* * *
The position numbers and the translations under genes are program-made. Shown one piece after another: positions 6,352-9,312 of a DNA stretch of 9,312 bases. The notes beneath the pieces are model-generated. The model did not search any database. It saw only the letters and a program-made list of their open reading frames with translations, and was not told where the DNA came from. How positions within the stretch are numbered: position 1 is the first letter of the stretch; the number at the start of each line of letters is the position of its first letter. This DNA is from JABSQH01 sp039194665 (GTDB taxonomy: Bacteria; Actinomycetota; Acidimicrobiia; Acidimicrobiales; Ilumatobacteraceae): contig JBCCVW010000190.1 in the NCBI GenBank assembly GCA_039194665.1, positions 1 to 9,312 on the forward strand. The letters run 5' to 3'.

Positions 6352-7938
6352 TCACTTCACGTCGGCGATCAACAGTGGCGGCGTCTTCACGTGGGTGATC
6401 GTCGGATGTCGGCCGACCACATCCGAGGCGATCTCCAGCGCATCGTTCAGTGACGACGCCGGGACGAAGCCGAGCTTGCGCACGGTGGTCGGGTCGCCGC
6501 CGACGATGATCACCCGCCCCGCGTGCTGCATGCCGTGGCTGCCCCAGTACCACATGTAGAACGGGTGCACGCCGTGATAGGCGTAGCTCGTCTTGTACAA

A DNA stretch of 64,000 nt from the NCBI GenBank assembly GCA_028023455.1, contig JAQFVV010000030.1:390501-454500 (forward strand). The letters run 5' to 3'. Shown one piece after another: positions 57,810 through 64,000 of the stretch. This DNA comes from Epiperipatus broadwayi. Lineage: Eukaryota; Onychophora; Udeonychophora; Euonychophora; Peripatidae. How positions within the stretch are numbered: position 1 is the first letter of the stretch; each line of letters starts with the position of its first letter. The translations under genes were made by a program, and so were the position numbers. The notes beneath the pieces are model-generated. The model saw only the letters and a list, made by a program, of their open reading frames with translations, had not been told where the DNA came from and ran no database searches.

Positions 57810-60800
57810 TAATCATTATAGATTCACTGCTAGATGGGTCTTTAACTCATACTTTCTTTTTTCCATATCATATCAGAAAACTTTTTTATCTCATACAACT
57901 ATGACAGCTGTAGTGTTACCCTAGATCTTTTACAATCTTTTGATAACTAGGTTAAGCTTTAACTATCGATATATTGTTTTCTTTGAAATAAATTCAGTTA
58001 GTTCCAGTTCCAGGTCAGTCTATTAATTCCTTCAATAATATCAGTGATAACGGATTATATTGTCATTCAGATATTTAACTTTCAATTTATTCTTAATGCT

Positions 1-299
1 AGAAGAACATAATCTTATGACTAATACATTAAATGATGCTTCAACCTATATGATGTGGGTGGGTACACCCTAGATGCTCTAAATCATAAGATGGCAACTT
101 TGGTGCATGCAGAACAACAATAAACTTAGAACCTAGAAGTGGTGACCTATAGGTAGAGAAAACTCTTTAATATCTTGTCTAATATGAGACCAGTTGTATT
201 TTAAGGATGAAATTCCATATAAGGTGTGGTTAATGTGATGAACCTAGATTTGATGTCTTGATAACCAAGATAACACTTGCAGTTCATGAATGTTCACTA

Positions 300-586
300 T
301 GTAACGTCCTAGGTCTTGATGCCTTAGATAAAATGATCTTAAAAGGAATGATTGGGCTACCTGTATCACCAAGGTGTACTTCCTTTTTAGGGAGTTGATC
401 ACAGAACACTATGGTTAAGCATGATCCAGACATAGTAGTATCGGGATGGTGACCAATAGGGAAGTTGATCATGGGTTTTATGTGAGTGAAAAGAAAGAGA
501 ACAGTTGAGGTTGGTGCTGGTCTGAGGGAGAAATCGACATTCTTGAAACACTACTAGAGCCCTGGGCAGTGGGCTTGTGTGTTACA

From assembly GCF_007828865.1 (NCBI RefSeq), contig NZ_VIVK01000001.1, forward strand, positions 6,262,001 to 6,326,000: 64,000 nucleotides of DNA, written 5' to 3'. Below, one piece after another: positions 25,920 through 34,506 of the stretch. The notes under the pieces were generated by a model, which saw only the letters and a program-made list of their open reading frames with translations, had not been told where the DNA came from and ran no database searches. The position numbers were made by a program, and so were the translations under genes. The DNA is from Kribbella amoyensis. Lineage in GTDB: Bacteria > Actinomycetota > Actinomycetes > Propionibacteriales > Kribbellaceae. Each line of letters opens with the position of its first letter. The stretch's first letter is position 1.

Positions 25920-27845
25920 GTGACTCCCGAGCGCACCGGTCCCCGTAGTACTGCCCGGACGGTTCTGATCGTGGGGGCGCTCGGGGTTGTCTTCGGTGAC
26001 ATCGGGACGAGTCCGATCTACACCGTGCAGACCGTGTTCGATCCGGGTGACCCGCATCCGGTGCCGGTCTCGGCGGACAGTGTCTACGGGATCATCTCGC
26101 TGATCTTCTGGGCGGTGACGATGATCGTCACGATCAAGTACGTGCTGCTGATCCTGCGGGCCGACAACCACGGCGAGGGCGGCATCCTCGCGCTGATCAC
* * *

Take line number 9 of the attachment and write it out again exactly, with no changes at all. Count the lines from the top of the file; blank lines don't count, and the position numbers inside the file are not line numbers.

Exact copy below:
57901 ATGACAGCTGTAGTGTTACCCTAGATCTTTTACAATCTTTTGATAACTAGGTTAAGCTTTAACTATCGATATATTGTTTTCTTTGAAATAAATTCAGTTA